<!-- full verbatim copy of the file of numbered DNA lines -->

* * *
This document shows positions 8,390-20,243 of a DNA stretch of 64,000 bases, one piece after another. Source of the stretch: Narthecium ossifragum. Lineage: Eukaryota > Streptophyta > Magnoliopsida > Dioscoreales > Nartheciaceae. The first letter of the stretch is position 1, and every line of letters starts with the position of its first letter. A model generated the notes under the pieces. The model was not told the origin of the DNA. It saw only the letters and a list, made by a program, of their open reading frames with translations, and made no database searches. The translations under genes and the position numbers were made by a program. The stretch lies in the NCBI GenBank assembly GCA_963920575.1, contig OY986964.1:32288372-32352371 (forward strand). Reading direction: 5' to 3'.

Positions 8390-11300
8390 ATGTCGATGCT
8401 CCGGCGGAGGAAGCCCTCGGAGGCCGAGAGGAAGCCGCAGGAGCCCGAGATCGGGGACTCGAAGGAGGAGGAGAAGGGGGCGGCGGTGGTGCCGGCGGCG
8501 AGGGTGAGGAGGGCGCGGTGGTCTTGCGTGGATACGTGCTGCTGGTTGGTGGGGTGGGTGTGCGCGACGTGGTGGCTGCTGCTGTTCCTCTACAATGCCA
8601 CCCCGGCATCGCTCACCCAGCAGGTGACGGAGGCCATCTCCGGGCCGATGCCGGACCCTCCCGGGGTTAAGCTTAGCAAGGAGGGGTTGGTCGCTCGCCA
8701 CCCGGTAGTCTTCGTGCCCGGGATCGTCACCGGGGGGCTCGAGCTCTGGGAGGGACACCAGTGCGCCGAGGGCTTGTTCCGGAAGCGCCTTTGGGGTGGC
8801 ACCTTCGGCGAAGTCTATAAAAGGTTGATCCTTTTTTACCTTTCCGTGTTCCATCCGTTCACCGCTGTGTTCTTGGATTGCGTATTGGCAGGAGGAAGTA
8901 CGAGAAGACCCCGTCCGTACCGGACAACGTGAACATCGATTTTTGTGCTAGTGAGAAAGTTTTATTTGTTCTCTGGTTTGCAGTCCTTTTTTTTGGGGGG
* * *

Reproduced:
This document shows positions 8,390-20,243 of a DNA stretch of 64,000 bases, one piece after another. Source of the stretch: Narthecium ossifragum. Lineage: Eukaryota > Streptophyta > Magnoliopsida > Dioscoreales > Nartheciaceae. The first letter of the stretch is position 1, and every line of letters starts with the position of its first letter. A model generated the notes under the pieces. The model was not told the origin of the DNA. It saw only the letters and a list, made by a program, of their open reading frames with translations, and made no database searches. The translations under genes and the position numbers were made by a program. The stretch lies in the NCBI GenBank assembly GCA_963920575.1, contig OY986964.1:32288372-32352371 (forward strand). Reading direction: 5' to 3'.

Positions 8390-11300
8390 ATGTCGATGCT
8401 CCGGCGGAGGAAGCCCTCGGAGGCCGAGAGGAAGCCGCAGGAGCCCGAGATCGGGGACTCGAAGGAGGAGGAGAAGGGGGCGGCGGTGGTGCCGGCGGCG
8501 AGGGTGAGGAGGGCGCGGTGGTCTTGCGTGGATACGTGCTGCTGGTTGGTGGGGTGGGTGTGCGCGACGTGGTGGCTGCTGCTGTTCCTCTACAATGCCA
8601 CCCCGGCATCGCTCACCCAGCAGGTGACGGAGGCCATCTCCGGGCCGATGCCGGACCCTCCCGGGGTTAAGCTTAGCAAGGAGGGGTTGGTCGCTCGCCA
8701 CCCGGTAGTCTTCGTGCCCGGGATCGTCACCGGGGGGCTCGAGCTCTGGGAGGGACACCAGTGCGCCGAGGGCTTGTTCCGGAAGCGCCTTTGGGGTGGC
8801 ACCTTCGGCGAAGTCTATAAAAGGTTGATCCTTTTTTACCTTTCCGTGTTCCATCCGTTCACCGCTGTGTTCTTGGATTGCGTATTGGCAGGAGGAAGTA
8901 CGAGAAGACCCCGTCCGTACCGGACAACGTGAACATCGATTTTTGTGCTAGTGAGAAAGTTTTATTTGTTCTCTGGTTTGCAGTCCTTTTTTTTGGGGGG